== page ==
What is Plunderphonics?


Plunderphonics is an experimental music genre where artists utilize samples from other recordings to craft new compositions. The term was coined by Canadian composer John Oswald in 1985 in his essay “Plunderphonics, or Audio Piracy as a Compositional Prerogative”. The word “plunder” references the act of taking and repurposing, while “phonics” relates to sound; together, they encapsulate the essence of the genre: reimagining and recontextualizing existing sounds to produce something entirely new.

Characteristics of Plunderphonics:

  • Sampling as a Primary Tool: Unlike other genres where sampling might be used sparingly, in plunderphonics, samples are the primary building blocks. The art lies in how these borrowed materials are transformed and combined.
  • Transformation of Samples: The raw materials—samples from existing songs—are often manipulated significantly. This can include changing pitch, altering speed, reversing, and applying various effects. The goal is often to render the original unrecognizable, although this isn’t a strict rule.
  • Diverse Sound Sources: From vintage records to radio broadcasts, from classical music to rock, anything and everything is fair game in plunderphonics. The more diverse the source materials, the richer and more unexpected the resulting composition can be.
  • Aesthetic and Ethical Statement: Plunderphonics isn’t just about the music. It’s also a statement on copyright laws, ownership, and the nature of creativity. By repurposing existing recordings, artists challenge conventional notions of originality and authorship.

Notable Artists and Essential Albums:

  1. John Oswald: As the progenitor of the term, Oswald’s work in plunderphonics is foundational. His album “Plunderphonics” released in 1989, comprised of reworkings of tracks from artists like Michael Jackson and Dolly Parton, serves as a manifesto of the genre. Due to the very nature of the genre, this album faced copyright issues and had a limited release.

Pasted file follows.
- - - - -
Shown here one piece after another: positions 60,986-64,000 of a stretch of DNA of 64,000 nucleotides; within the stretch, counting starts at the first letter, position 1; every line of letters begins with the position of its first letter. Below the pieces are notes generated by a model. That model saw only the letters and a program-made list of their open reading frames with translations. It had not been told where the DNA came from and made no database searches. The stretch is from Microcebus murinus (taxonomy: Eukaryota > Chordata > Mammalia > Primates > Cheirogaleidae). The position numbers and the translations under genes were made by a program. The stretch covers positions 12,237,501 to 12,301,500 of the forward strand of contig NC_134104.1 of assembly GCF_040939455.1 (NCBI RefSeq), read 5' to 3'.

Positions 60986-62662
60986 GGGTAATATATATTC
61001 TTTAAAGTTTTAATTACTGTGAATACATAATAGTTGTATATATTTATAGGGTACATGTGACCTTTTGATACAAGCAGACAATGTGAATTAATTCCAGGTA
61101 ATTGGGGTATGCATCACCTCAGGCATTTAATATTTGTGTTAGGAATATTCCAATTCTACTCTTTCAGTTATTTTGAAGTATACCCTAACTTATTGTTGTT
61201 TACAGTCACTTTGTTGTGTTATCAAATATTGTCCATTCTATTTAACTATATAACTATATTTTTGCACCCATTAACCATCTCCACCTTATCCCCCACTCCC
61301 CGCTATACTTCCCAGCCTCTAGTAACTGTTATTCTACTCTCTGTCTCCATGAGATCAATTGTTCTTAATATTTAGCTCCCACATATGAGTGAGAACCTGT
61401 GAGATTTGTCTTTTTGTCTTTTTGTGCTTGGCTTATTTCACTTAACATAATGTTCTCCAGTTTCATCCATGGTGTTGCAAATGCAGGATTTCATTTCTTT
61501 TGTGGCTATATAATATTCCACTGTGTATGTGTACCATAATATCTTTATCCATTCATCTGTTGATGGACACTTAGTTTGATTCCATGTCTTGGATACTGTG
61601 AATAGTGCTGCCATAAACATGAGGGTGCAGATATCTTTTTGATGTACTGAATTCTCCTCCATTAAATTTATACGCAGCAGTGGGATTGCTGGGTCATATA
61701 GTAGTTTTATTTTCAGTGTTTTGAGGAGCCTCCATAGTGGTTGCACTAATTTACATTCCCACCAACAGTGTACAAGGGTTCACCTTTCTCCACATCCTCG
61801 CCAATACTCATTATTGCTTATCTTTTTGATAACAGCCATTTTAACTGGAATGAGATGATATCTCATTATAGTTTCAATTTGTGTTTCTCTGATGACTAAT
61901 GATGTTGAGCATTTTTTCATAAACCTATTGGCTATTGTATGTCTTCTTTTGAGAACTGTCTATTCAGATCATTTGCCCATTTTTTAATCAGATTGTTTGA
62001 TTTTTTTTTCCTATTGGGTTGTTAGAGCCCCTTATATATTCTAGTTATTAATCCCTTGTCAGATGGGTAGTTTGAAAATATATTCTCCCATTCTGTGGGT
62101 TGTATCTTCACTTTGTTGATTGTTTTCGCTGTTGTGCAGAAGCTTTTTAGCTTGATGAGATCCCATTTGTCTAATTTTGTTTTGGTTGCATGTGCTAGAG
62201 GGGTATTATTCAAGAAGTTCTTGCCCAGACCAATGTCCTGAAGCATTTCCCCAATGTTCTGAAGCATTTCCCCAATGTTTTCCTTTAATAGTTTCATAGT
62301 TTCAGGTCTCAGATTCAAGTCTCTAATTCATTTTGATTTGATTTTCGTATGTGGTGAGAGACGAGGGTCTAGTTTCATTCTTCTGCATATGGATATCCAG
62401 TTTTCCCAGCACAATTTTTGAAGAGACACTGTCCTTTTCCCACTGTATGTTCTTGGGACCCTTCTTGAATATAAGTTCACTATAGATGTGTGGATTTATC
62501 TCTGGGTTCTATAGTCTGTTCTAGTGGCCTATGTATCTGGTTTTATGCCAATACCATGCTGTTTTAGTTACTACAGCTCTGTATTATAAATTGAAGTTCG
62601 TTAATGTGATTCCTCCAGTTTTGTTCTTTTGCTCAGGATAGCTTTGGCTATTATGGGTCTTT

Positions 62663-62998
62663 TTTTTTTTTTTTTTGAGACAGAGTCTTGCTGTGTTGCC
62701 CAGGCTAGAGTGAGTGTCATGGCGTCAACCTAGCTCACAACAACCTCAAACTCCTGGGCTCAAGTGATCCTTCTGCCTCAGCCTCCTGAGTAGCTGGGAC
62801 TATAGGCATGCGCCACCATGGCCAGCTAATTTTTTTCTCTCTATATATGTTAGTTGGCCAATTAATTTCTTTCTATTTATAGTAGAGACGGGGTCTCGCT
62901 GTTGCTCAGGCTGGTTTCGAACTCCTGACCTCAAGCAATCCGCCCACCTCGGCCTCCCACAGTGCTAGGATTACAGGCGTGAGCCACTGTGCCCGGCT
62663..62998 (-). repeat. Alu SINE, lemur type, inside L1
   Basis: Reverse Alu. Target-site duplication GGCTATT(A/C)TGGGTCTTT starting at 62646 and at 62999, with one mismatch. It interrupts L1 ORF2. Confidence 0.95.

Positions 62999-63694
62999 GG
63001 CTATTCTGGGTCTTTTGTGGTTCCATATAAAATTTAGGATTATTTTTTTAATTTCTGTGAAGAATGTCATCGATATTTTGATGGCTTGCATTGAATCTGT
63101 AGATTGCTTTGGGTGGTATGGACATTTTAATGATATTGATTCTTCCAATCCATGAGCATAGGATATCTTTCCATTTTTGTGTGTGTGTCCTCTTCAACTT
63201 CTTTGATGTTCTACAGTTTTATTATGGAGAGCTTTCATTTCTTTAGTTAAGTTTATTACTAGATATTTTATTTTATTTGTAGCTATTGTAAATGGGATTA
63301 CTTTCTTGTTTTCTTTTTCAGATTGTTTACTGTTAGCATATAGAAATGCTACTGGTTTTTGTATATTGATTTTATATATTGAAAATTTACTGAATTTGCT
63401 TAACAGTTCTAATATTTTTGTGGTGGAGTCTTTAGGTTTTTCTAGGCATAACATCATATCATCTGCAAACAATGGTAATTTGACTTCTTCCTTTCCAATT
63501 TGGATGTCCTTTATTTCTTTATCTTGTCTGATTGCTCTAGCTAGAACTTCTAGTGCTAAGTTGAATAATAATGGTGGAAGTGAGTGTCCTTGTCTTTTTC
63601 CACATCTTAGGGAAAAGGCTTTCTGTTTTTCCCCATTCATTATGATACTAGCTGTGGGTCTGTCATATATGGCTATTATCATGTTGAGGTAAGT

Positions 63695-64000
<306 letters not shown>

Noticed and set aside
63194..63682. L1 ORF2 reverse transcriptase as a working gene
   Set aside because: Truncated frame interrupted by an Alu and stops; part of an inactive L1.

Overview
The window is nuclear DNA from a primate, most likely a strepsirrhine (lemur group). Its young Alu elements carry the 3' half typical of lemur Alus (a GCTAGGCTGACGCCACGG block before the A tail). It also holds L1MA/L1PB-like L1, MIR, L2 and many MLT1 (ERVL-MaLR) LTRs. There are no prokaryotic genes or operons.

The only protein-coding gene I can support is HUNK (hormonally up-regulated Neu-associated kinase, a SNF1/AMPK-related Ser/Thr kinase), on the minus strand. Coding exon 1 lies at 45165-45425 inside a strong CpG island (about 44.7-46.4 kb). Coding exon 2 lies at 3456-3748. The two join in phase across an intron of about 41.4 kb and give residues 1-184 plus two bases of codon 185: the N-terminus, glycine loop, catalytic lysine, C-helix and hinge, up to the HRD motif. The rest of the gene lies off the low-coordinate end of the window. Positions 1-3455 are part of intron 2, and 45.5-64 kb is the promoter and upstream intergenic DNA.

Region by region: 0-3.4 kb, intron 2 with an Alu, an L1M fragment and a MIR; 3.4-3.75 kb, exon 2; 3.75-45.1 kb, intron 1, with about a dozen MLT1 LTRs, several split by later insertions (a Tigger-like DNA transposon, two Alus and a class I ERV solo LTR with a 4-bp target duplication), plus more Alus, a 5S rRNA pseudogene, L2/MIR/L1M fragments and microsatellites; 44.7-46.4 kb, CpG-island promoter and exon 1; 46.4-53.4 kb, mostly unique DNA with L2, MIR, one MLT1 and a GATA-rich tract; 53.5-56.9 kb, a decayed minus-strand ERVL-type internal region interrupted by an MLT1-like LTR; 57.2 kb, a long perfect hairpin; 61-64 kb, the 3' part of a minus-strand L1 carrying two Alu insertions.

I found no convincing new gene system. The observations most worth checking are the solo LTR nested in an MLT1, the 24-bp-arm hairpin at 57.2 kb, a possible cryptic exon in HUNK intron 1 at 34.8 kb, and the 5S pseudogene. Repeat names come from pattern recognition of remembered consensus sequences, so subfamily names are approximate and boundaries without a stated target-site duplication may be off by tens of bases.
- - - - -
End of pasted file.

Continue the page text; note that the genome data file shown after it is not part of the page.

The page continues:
2. Negativland: This experimental band, active since the late 1970s, has been at the forefront of sound collage and culture jamming. Their controversial 1991 track “U2” led to a legal dispute with the band U2’s label. Their album “Escape from Noise” is a classic, blending samples from diverse sources into unique soundscapes.
  3. The Avalanches: While they might lean more towards the mainstream, The Avalanches are noteworthy for their masterful use of sampling. Their debut album “Since I Left You” is a tapestry woven from over 3,500 individual samples, ranging from forgotten records of the ’60s to nature sounds. It’s a landmark in sample-based music.
  4. People Like Us (Vicki Bennett): An influential figure in the UK’s plunderphonic scene, Vicki Bennett, under her moniker People Like Us, creates captivating sound collages. “Welcome Abroad” is a fine example of her intricate work, where diverse samples converge into a coherent narrative.
  5. DJ Shadow: His seminal album, “Endtroducing…..”, is often cited as a masterclass in sampling. While DJ Shadow may not be a plunderphonics artist in the strictest sense, the ethos of building new narratives from old sounds is deeply ingrained in his work.

Legacy and Impact:

Plunderphonics has always been more than just a genre; it’s an exploration of what music can be when freed from traditional constraints. It challenges the boundary between originality and derivation, between creation and recreation. In doing so, it has spurred debates about copyright laws, especially in the digital age where sampling has become ubiquitous.

Beyond its philosophical and ethical dimensions, plunderphonics has influenced a host of other genres, from hip-hop with its rich tradition of sampling to vaporwave, which similarly repurposes existing tracks, often to create a sense of nostalgia.

In essence, plunderphonics, through its innovative and often controversial approach, forces both artists and listeners to reconsider what it means to create. In a world inundated with content, it raises the question: is creation always about making something wholly new, or can there be profound artistry in reimagining the old?

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